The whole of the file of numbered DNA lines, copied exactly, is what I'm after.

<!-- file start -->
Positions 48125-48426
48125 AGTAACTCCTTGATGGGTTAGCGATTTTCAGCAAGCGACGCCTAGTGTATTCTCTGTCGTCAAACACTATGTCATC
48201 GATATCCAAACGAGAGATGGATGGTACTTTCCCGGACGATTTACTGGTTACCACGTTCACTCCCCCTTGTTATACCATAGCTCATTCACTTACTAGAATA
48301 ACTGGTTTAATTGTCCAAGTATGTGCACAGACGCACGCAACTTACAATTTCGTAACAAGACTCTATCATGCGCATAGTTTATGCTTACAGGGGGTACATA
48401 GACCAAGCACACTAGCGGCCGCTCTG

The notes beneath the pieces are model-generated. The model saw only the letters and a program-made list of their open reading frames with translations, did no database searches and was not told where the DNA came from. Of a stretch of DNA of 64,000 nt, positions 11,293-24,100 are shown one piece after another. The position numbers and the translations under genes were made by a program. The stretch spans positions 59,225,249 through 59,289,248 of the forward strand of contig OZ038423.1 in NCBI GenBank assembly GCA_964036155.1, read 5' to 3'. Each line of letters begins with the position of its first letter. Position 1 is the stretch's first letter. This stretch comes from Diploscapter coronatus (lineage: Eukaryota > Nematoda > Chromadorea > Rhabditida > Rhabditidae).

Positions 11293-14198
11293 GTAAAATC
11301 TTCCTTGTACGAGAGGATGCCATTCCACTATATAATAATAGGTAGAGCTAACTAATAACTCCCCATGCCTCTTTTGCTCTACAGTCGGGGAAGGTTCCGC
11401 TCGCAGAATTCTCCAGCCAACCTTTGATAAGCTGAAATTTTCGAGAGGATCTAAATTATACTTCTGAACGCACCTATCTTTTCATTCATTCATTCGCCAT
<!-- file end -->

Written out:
Positions 48125-48426
48125 AGTAACTCCTTGATGGGTTAGCGATTTTCAGCAAGCGACGCCTAGTGTATTCTCTGTCGTCAAACACTATGTCATC
48201 GATATCCAAACGAGAGATGGATGGTACTTTCCCGGACGATTTACTGGTTACCACGTTCACTCCCCCTTGTTATACCATAGCTCATTCACTTACTAGAATA
48301 ACTGGTTTAATTGTCCAAGTATGTGCACAGACGCACGCAACTTACAATTTCGTAACAAGACTCTATCATGCGCATAGTTTATGCTTACAGGGGGTACATA
48401 GACCAAGCACACTAGCGGCCGCTCTG

The notes beneath the pieces are model-generated. The model saw only the letters and a program-made list of their open reading frames with translations, did no database searches and was not told where the DNA came from. Of a stretch of DNA of 64,000 nt, positions 11,293-24,100 are shown one piece after another. The position numbers and the translations under genes were made by a program. The stretch spans positions 59,225,249 through 59,289,248 of the forward strand of contig OZ038423.1 in NCBI GenBank assembly GCA_964036155.1, read 5' to 3'. Each line of letters begins with the position of its first letter. Position 1 is the stretch's first letter. This stretch comes from Diploscapter coronatus (lineage: Eukaryota > Nematoda > Chromadorea > Rhabditida > Rhabditidae).

Positions 11293-14198
11293 GTAAAATC
11301 TTCCTTGTACGAGAGGATGCCATTCCACTATATAATAATAGGTAGAGCTAACTAATAACTCCCCATGCCTCTTTTGCTCTACAGTCGGGGAAGGTTCCGC
11401 TCGCAGAATTCTCCAGCCAACCTTTGATAAGCTGAAATTTTCGAGAGGATCTAAATTATACTTCTGAACGCACCTATCTTTTCATTCATTCATTCGCCAT